Have you heard people say "paid search marketing is completely driven by Google"? I know I've heard it. In fact, sometimes I even wonder if it's all some kind of a conspiracy. But before we start speculating, let's look at the facts.

Search engine marketing can come in many forms, but pay-per-click is the most widely used form of paid search. While Google says paid search has no impact on your organic efforts, I wonder if this is really true, especially since paid search can have some indirect effects on organic.


Since Google ads are above organic posts, a vast number of clicks are happening with paid search results. By having both paid and organic, you can offset a change in link share. Therefore, you can say that Google paid is dominating search since organic results are further down the page, thus feeding into the conspiracy – paid search marketing is completely driven by Google, and that's where they want you.

Even more, Google has expanded text ads, making those paid advertisements stick out more in search results. Now there are three headline fields, two description fields and the display URL can handle two path fields. Because of this change, ads grew 50 percent in size and the possibilities for new ad copy seem endless. On average, advertisers have seen their ads' click-through rates increase by 20 percent after making this change, according to WordStream.

As Google's algorithm continues to make it easier and quicker for searchers to get information without navigating outside SERP, there will be even more emphasis on utilizing paid by companies. With these types of changes, digital marketers will need to respond to changes in both organic and paid initiatives, thus seeing how the strategies can work together.


With artificial intelligence only increasing in use by Google, search intent is going to be more important then ever for paid and organic. When targeting information and transactional terms, paid and organic are going to need to work together to produce that quality content and get on the top of search results. Because once those users click on the ads, they are going to go back to your website. Those user signals, such as bounce rate and time on page, are going to be looked at by Google.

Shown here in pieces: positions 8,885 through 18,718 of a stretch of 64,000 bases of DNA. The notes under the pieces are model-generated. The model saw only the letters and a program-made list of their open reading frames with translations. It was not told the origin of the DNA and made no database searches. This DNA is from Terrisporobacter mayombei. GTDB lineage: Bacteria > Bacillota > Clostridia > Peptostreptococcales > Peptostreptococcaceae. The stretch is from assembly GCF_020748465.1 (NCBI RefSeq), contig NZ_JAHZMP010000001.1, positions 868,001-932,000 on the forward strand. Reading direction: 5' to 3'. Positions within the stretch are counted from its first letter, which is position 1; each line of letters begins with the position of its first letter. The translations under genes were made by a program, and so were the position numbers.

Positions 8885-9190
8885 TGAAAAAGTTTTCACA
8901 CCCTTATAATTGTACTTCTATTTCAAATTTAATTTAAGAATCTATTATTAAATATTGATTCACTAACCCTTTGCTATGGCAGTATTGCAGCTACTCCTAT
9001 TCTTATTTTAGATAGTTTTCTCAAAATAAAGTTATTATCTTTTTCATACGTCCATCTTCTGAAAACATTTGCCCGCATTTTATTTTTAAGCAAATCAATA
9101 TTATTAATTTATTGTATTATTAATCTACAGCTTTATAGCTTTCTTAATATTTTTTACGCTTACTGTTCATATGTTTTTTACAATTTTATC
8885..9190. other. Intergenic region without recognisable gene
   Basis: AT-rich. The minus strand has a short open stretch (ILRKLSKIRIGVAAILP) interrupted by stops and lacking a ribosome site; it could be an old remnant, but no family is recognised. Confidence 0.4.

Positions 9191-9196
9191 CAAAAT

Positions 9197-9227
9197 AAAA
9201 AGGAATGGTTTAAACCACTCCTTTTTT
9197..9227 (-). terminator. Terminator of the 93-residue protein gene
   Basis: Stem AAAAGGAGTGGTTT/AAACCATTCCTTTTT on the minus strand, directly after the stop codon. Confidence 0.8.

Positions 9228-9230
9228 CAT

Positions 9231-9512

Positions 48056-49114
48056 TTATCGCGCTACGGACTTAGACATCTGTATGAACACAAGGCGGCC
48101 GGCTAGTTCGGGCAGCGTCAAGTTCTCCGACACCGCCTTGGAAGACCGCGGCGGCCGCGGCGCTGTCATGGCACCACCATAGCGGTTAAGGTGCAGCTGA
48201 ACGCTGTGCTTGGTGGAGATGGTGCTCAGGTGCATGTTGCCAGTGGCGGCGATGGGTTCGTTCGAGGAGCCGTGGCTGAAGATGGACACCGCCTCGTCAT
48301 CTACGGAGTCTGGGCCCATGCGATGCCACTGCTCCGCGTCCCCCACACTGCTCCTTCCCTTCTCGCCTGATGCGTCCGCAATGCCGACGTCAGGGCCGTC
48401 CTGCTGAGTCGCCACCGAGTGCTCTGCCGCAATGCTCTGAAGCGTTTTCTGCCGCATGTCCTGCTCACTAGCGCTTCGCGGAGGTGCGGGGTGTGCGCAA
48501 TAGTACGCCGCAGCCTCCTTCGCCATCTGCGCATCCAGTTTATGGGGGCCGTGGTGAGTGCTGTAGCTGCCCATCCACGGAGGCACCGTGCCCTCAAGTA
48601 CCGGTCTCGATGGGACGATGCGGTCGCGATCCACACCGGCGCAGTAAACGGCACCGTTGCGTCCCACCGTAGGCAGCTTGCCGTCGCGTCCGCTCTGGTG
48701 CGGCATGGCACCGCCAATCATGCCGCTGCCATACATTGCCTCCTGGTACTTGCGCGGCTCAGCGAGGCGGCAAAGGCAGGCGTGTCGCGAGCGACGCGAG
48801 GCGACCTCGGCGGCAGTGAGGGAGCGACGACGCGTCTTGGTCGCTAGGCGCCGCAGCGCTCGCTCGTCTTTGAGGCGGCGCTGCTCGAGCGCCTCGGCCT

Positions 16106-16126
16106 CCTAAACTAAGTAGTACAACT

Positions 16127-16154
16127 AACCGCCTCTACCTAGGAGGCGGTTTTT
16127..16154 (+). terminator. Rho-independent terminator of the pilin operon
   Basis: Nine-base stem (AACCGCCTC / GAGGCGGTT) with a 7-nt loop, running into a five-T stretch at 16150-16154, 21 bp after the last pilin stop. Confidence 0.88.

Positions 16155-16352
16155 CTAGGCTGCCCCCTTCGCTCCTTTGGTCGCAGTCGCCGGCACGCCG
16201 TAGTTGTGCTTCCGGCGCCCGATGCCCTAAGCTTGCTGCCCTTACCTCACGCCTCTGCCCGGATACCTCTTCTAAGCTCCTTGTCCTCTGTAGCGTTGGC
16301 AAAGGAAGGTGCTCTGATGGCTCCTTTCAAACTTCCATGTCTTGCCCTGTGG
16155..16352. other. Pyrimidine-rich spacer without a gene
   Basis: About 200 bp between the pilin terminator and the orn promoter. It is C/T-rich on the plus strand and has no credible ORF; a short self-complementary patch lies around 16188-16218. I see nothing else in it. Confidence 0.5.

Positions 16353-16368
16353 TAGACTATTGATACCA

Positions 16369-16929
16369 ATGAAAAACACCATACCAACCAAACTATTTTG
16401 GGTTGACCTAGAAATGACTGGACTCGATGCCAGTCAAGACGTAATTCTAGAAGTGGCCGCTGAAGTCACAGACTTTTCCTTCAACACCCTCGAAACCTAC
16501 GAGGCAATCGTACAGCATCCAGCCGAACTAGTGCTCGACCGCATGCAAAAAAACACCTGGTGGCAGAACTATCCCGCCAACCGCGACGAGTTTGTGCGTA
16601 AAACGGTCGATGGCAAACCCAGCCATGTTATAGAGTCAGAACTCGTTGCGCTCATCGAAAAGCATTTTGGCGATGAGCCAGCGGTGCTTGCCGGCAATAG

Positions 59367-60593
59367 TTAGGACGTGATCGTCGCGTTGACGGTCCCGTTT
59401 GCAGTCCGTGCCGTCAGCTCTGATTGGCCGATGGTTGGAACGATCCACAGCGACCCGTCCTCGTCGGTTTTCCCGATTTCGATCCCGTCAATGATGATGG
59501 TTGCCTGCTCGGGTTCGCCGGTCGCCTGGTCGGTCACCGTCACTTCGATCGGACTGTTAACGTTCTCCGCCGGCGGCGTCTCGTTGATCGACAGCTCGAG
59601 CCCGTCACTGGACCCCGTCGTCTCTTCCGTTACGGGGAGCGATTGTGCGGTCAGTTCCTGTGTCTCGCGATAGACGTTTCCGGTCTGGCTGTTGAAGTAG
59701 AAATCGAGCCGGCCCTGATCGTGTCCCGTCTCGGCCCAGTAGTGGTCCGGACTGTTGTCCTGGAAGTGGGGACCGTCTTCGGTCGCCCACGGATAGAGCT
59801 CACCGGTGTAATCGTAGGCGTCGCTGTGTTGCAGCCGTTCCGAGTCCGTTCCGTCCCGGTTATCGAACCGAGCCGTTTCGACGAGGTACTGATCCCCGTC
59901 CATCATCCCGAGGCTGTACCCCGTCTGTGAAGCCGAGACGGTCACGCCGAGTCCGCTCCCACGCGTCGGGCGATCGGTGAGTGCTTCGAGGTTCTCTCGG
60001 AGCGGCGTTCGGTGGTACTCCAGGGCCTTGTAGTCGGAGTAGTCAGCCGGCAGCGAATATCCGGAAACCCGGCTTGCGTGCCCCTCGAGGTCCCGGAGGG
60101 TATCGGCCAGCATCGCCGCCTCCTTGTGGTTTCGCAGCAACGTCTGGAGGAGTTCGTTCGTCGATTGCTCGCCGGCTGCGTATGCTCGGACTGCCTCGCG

A good digital marketer will incorporate inbound marketing into their organic search strategy. This inbound strategy will need to factor in those clicking from ads. I believe that this change in paid search is going to require digital marketers to create other types of ads than those for transactional search.

Almost like Facebook's newsfeed algorithm, digital marketers are going to have to do both paid and organic to be presented to their audience. Facebook is a pay to play social media channel for those companies to show up in the newsfeed. The probability for organic posts to show up is based on the account as a whole and the level of engagement, which is why companies can't just do your typical ads. They need to do engagement-driven ads.

The same is true for Google search. Companies are going to have to create other types of ads to make sure users come back to their website for information about a topic. Digital marketers are going to have to be more strategic and creative with their problem-solving capabilities.

Ashley Jones
Ashley Jones owns Marcom Content by Ashley, LLC ℠, and she believes in having an integrated marketing approach, incorporating strategy, digital, copywriting and communications.
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